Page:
Every auto maker and supplier wants to reduce component and vehicle weight in the ever-present challenge to improve fuel economy.

Those same companies are working diligently to use natural materials and fibers that pose no threat to the environment.

When they can achieve both goals at the same time, well, that's called a strong business case.

AOC LLC, a resin producer based in Collierville, TN, has a type of sheet molding composite (SMC) that is so new it doesn't yet have a trade name.

Engineers and executives with AOC refer to the new product as “green low-mass SMC” and previewed it for customers at a special reception in Detroit hosted by the Automotive Composites Alliance during the recent North American International Auto Show.

The material is eco-friendly because a component of the resin is derived from biomass, rather than from petroleum, says James Plaunt, account manager for AOC.

About 30% of the resin consists of biomass, and the resin makes up about 30% of the material overall, Plaunt says. The rest of the SMC consists of mold release agents and other additives.

The new material is lightweight because the calcium carbonate filler has been replaced with microscopic glass spheres known as microspheres.

As a result, the new SMC reduces mass 30% in comparison with standard SMC. Plaunt says the new material has a specific gravity of 1.3, compared with 1.9 for standard SMC.

At the recent composites event, AOC displayed a standard SMC fender along with the same fender produced with the new material. The weight difference was immediately apparent to the casual observer.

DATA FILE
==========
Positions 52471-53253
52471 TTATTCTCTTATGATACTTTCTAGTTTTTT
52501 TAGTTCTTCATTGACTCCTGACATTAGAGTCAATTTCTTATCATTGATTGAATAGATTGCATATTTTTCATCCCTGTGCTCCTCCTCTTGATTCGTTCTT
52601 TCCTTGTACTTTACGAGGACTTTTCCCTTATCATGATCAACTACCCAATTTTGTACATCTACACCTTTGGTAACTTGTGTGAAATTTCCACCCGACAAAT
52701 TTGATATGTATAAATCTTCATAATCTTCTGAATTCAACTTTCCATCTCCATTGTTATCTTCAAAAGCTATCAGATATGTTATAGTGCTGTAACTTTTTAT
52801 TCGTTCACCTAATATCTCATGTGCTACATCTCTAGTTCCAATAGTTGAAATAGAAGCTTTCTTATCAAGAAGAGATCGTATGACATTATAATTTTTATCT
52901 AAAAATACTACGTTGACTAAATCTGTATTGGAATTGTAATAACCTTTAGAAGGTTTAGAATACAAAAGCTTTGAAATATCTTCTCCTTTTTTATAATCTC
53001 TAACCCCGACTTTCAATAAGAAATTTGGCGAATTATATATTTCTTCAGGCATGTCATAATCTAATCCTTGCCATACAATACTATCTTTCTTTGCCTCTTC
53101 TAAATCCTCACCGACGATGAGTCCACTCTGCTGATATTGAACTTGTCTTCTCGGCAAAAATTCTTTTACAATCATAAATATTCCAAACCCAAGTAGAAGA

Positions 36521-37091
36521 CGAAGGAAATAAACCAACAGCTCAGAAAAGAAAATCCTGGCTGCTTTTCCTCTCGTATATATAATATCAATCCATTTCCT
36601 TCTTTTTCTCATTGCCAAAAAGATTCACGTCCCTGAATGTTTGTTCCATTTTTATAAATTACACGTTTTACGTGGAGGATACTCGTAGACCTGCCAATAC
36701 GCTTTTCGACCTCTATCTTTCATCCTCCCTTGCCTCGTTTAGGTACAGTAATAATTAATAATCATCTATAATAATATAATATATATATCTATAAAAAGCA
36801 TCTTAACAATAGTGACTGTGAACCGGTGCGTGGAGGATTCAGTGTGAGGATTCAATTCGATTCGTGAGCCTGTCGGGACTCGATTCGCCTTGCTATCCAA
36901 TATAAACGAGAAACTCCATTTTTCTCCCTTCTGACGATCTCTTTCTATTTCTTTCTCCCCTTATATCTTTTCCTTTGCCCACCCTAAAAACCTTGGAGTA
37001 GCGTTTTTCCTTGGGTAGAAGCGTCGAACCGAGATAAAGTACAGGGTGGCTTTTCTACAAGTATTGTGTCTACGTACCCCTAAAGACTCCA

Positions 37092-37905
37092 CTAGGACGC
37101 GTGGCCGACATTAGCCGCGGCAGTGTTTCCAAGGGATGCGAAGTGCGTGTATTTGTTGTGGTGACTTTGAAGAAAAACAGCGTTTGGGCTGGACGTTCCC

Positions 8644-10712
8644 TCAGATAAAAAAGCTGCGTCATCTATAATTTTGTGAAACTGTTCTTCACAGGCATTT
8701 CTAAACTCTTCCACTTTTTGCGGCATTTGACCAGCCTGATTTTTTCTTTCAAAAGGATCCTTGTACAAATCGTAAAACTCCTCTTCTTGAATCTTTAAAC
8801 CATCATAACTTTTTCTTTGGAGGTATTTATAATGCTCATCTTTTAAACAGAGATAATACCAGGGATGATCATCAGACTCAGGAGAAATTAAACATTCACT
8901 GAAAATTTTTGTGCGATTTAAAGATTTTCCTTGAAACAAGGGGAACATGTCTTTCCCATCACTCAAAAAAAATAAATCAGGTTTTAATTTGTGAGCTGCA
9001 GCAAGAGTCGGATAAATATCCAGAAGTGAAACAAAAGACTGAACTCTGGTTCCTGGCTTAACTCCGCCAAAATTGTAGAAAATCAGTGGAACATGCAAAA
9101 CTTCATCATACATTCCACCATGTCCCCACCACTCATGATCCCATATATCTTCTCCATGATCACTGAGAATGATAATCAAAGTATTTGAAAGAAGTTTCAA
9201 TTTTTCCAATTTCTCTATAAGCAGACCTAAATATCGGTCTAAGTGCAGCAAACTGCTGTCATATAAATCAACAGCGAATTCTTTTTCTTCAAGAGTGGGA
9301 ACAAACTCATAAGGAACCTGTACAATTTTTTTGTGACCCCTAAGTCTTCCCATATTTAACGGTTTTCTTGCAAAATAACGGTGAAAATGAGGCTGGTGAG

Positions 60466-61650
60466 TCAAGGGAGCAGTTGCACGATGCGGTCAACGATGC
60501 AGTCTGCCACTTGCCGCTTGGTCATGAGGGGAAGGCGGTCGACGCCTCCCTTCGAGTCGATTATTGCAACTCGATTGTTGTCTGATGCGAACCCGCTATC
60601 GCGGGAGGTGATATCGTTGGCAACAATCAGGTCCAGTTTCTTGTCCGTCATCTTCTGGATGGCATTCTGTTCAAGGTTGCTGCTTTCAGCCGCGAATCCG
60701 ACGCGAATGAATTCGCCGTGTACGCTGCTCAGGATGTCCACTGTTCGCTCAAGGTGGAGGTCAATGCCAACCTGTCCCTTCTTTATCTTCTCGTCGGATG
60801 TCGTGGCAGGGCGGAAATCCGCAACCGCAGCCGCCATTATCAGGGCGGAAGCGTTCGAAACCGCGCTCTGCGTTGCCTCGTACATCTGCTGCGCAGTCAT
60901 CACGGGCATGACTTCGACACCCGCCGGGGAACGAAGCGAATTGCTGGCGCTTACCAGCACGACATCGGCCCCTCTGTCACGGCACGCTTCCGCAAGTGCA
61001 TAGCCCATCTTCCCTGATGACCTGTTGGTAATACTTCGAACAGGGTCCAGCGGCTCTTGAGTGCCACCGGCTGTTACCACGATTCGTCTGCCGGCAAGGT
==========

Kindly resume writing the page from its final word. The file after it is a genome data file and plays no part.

AOC Business Manager Michael Dettre says the new material can be compression molded at lower pressures with less-expensive tooling made of aluminum or from lower-grade steel. Standard SMC, molded at higher pressures, requires more robust steel tooling.

Factored together, the new green low-mass SMC carries a 6% cost penalty. “But you get a 30% weight savings and a material that is more environmentally friendly,” Plaunt says.

The weight savings compared with steel is more dramatic, considering the new material is lighter than standard SMC, which is 30% lighter than steel.

“OEMs are very interested in it,” Plaunt says of the material. “One OEM has it in the lab right now for testing.”

The material cannot yet be molded in color, so painting is necessary afterward.

SMC, a rigid plastic that holds up well in high heat, has had several decades' worth of automotive uses since the material was invented in the 1960s.

In the 1970s, auto makers started using SMC to produce exterior body panels. Recent applications include the hood, decklid and fenders of the Ford Thunderbird; the bed of the Ford SporTrac SUV pickup; and fenders on the short-lived Lincoln Aviator SUV.

The bed of the Honda Ridgeline pickup is made of SMC and incorporates a unique in-bed trunk.

Less successful several years ago was General Motors Corp.'s Pro-Tec composite box. Although technologically relevant, GM's box was optional on the Chevrolet Silverado and expensive.

In recent years, SMC producers have supplied weight-saving components to large SUVs and pickups. As those volumes have plummeted, so have the fortunes of SMC producers.

That's why AOC is marketing its new material for use in any Class A exterior body panel for passenger cars.

“We can offer a lot of advantages for hybrid vehicles,” Dettre says. “If auto makers stick with standard conventional raw materials like steel, they will have to make the vehicle smaller to get the fuel economy and battery life they are looking for. If they want to save weight, SMC is certainly an option to do that.”

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